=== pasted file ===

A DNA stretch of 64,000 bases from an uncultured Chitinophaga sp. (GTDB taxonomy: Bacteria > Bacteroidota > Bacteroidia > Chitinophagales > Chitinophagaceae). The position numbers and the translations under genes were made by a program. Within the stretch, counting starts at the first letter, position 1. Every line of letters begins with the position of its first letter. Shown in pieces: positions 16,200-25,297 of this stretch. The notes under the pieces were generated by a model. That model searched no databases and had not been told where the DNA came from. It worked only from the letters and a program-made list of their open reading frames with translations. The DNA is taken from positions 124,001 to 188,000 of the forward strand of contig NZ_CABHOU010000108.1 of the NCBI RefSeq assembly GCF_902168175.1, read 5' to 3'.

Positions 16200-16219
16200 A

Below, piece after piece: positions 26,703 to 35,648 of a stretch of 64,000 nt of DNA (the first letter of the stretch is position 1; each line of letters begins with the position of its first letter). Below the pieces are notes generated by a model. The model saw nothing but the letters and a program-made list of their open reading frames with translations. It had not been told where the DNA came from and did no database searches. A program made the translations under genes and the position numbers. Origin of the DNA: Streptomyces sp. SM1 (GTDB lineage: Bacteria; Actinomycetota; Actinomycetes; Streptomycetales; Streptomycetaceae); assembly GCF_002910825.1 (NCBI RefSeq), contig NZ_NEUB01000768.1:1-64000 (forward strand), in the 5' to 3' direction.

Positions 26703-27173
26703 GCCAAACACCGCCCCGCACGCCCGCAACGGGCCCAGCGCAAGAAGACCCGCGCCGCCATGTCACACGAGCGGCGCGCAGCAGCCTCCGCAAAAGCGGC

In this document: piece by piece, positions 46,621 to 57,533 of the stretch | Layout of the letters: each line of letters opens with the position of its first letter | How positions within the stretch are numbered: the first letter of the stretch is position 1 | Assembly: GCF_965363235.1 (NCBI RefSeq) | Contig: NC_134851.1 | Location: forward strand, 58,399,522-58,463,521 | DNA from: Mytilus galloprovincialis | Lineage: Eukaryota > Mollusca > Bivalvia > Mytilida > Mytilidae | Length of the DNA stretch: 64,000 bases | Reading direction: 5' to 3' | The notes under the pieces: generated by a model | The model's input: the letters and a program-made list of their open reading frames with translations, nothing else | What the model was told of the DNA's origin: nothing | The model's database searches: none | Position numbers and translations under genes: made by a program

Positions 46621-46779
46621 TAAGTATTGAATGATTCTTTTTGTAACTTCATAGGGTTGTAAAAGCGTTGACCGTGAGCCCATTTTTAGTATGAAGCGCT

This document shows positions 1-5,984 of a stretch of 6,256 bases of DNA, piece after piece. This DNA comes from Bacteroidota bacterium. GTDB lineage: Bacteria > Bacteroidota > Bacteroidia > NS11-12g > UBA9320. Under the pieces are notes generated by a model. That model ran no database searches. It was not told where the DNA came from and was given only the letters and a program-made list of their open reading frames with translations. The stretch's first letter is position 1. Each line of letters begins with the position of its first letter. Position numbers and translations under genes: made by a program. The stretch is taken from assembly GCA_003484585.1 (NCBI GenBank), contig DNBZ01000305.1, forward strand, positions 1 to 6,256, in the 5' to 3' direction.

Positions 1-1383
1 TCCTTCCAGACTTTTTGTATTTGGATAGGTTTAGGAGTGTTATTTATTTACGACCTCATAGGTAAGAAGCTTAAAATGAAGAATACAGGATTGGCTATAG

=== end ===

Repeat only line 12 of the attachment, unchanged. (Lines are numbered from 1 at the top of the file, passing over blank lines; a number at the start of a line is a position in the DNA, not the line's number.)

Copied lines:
1 TCCTTCCAGACTTTTTGTATTTGGATAGGTTTAGGAGTGTTATTTATTTACGACCTCATAGGTAAGAAGCTTAAAATGAAGAATACAGGATTGGCTATAG